The ideal Energeia


Manet - Bar at the Folies Bergere

I was unfair to Proust in my last post and he took sweet revenge; the last few hours of reading have left me with that delightful rapture which comes from dips into nostalgia and musing. Some of the most provocative passages in these volumes are so because they seem to me to be like portals: small windows through which I can glimpse a heaving sea waiting to be explored, experienced, overwhelmed by. Frequently, these portals open onto questions on art:

I had been able to apprehend the strange summons which I should henceforth never cease to hear, as the promise and proof that there existed something other, realisable no doubt through art, than the nullity I had found in all my pleasures and in love itself, and that if my life seemed to me so futile, at least it had not yet accomplished everything.

Or:

it is not true that those elements--all the residdum of reality which we are obliged to keep to ourselves, which cannot be transmitted in talk, even from friend to friend, from master to disciple, from lover to mistress, that ineffable something which differentiates qualitatively what each of us has felt and what he is obliged to leave behind at the threshold of phrases in which he can communicate with others only by limiting himself to externals, common to all and of no interest--are brought out by art, the art of Vinteuil like that of Elstir, which exteriorises in the colours of the spectrum the intimate composition of those worlds which we call individual, but which, but for art, we should never know.

I was walking through the Morgan Library's exhibit of Rembrandt's etchings and then through those spectacular halls of wealth and grandeur, and I was thinking that there must be nothing more challenging and yet more fulfilling than to be an artist. To be able to put outside of your own head something that you have felt or seen or loved or been repulsed by, to make it with your own hands, conceive it with your own mind, and then find it realized in the great open space of the world, no longer in your control but still entirely representative of some facet of your mind: how terrible and how yet how wonderful!

I used to want to be a muse, I think thats fairly common, but I also think that was a cop-out because I am terrified by the idea of true artistic capacity. Skill is something I can understand, in my brief sallies in different media (intricate embroidery, miniature fantastical drawings, pencil shaded views), I have always been able to execute quite easily. I am, however, fickle with my media and quite generally uninspired. No specific form of art persists for very long and I instead fall back on those easiest of "arts," writing sloppily. (This is another of my constant debates: the lack of curation or even editing in the way so many people write today).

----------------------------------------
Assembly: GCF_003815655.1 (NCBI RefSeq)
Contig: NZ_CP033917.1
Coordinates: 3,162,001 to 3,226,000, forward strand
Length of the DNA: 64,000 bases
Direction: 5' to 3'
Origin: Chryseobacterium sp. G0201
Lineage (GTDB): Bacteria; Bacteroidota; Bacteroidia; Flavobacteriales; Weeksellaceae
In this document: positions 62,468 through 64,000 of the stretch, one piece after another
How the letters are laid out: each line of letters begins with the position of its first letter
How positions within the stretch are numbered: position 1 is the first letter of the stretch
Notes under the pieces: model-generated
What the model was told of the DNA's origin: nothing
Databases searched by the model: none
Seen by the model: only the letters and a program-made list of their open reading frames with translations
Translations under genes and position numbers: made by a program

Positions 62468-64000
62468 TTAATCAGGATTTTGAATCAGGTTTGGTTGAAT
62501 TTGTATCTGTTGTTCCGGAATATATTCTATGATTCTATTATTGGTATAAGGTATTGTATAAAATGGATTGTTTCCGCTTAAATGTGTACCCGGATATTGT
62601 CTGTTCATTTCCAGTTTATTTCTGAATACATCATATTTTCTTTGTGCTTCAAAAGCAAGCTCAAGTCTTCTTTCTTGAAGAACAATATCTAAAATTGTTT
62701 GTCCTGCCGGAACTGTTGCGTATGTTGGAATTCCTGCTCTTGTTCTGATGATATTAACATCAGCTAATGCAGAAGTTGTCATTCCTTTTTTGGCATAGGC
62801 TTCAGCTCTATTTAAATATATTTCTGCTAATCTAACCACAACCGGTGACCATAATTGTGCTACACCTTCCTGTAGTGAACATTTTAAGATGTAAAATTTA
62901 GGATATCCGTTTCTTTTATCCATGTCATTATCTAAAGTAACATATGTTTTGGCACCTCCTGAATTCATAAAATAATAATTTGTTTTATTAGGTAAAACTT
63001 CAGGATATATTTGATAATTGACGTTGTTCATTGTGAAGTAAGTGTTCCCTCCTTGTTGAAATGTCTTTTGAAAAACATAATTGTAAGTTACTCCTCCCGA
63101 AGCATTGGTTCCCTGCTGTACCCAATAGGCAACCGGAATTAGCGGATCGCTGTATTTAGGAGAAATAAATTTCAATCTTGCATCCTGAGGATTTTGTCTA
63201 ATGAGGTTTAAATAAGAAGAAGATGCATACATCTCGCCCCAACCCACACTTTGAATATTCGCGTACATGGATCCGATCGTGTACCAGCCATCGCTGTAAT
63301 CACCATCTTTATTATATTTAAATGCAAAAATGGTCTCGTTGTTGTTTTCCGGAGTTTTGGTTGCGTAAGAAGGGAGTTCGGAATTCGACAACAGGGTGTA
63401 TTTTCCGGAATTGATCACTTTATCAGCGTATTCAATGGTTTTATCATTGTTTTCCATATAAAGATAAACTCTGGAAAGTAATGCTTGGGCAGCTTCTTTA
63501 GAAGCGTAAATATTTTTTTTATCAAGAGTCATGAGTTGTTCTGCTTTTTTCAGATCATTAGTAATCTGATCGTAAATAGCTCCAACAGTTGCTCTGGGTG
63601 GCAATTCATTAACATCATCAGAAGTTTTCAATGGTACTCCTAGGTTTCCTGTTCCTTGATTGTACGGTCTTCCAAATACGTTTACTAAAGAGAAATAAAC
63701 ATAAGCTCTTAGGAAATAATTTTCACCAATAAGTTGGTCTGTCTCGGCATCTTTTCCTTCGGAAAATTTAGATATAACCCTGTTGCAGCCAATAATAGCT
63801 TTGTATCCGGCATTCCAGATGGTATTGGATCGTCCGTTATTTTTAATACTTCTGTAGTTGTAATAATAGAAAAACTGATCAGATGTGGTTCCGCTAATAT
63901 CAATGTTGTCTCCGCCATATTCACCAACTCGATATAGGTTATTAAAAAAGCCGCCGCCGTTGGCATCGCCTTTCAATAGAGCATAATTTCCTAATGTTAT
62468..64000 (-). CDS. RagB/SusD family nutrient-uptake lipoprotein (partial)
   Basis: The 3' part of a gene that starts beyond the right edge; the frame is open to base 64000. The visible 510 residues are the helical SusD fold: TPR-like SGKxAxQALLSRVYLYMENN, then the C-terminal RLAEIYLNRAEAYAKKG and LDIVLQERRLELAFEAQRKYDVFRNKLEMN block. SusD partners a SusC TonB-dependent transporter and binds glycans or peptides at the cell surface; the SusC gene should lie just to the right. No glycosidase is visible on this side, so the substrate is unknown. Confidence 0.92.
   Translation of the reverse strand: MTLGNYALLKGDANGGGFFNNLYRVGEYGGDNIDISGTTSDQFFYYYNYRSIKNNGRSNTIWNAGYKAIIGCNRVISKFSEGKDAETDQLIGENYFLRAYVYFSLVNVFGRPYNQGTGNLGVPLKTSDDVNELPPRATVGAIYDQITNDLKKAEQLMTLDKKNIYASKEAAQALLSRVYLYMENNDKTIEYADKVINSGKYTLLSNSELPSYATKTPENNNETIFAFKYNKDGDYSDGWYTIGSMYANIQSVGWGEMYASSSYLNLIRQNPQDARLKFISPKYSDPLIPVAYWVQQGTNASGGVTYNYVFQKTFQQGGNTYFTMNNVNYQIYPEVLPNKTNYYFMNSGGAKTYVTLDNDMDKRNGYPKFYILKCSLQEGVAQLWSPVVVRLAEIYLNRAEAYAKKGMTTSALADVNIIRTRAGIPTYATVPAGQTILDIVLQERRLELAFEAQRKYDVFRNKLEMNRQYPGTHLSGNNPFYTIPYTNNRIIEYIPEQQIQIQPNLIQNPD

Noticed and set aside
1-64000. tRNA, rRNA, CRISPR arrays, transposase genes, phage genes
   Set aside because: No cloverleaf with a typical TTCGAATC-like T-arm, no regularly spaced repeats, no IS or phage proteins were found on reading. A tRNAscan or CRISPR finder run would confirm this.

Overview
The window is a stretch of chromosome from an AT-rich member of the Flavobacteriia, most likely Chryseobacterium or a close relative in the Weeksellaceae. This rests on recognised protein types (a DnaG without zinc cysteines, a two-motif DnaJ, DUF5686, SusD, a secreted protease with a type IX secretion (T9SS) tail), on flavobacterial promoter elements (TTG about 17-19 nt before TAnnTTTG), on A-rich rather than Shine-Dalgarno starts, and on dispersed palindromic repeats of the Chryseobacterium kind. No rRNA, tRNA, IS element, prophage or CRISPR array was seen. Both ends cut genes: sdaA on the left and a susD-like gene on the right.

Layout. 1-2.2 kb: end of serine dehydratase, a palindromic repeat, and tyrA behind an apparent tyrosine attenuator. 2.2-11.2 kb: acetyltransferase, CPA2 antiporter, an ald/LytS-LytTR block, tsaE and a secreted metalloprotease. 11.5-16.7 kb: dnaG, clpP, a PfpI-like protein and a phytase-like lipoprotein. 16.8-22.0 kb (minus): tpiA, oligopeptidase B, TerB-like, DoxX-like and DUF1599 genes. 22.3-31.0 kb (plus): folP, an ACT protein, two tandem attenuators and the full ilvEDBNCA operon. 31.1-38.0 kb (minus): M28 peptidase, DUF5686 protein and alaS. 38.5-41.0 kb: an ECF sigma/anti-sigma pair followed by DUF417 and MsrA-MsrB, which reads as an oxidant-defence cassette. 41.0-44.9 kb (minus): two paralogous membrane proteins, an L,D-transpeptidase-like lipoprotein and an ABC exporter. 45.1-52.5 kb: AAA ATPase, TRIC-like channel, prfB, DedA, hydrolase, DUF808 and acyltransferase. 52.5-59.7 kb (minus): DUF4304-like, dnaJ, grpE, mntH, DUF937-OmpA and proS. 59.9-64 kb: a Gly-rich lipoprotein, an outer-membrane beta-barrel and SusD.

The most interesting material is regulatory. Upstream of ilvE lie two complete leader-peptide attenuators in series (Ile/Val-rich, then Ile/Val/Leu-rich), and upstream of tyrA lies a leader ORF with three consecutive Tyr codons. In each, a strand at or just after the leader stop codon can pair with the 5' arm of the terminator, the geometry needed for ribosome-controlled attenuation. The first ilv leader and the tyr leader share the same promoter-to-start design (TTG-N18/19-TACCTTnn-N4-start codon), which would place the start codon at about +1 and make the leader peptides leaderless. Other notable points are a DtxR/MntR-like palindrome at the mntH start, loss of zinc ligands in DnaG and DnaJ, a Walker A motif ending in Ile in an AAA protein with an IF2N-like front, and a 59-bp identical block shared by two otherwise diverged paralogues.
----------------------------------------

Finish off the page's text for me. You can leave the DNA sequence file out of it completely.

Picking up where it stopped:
But I long to have that crystallization of an idea, and then the meticulous and at times furious execution of it, and that final horrified pride at having created something that was supposed to be powerful and other, but has only ended up as some awful mannequin of a thought you're now sick of and never want to encounter again.

I feel a bit like Sartre's Roquentin, who, at the end of his upheaval of reality and perception and existence seizes upon the buoy we always have at hand:

Couldn't I try...Naturally, it wouldn't be a question of tune...but couldn't I, in another medium? ...It would have to be a book... A story, for example, something that could never happen, an adventure. It would have to be beautiful and hard as steel and make people ashamed of their existence.


The mind loves to close up when it is confronted with the greater, and I think this tendency has become even stronger today when there is just so much to divert one's attention from the abyss of dark thoughts that are clouded and confused and clothed in mystery. Even if we seize upon some piece of the puzzle, what is to be done with it? How is our truth, our gleaming shard of light, how is that communicated to another mind, itself dimmed by quotidien cares?

I imagine that the truly creative life would feel at times like the performance of a detailed autopsy on one's own living self: taking the bright scalpel to a memory and pulling it apart delicately, laying its parts out on the dry canvas and then glossing them over, re-arranging, blurring edges and fading out some of the pain felt in the process of taking something so intensely personal and bringing it into light and air.

There would also be pride, the hubris of one who has been able to step outside of himself and to bring a piece of himself along. The hubris of one who has created.

But I speak too much of a certain thread of the creative process, I know nothing of the ease of creation, that felicitous talent bestowed upon certain people who I will always envy no matter how hard I try not to. To be able to create, to express a thought in some way that persists, that is a gift that humanity often takes for granted, one which it never, ever should. It is the one activity that strives to build bridges and stride gulfs. It's the connectivity of the entire world, of the infinitude of individual, unknown little worlds.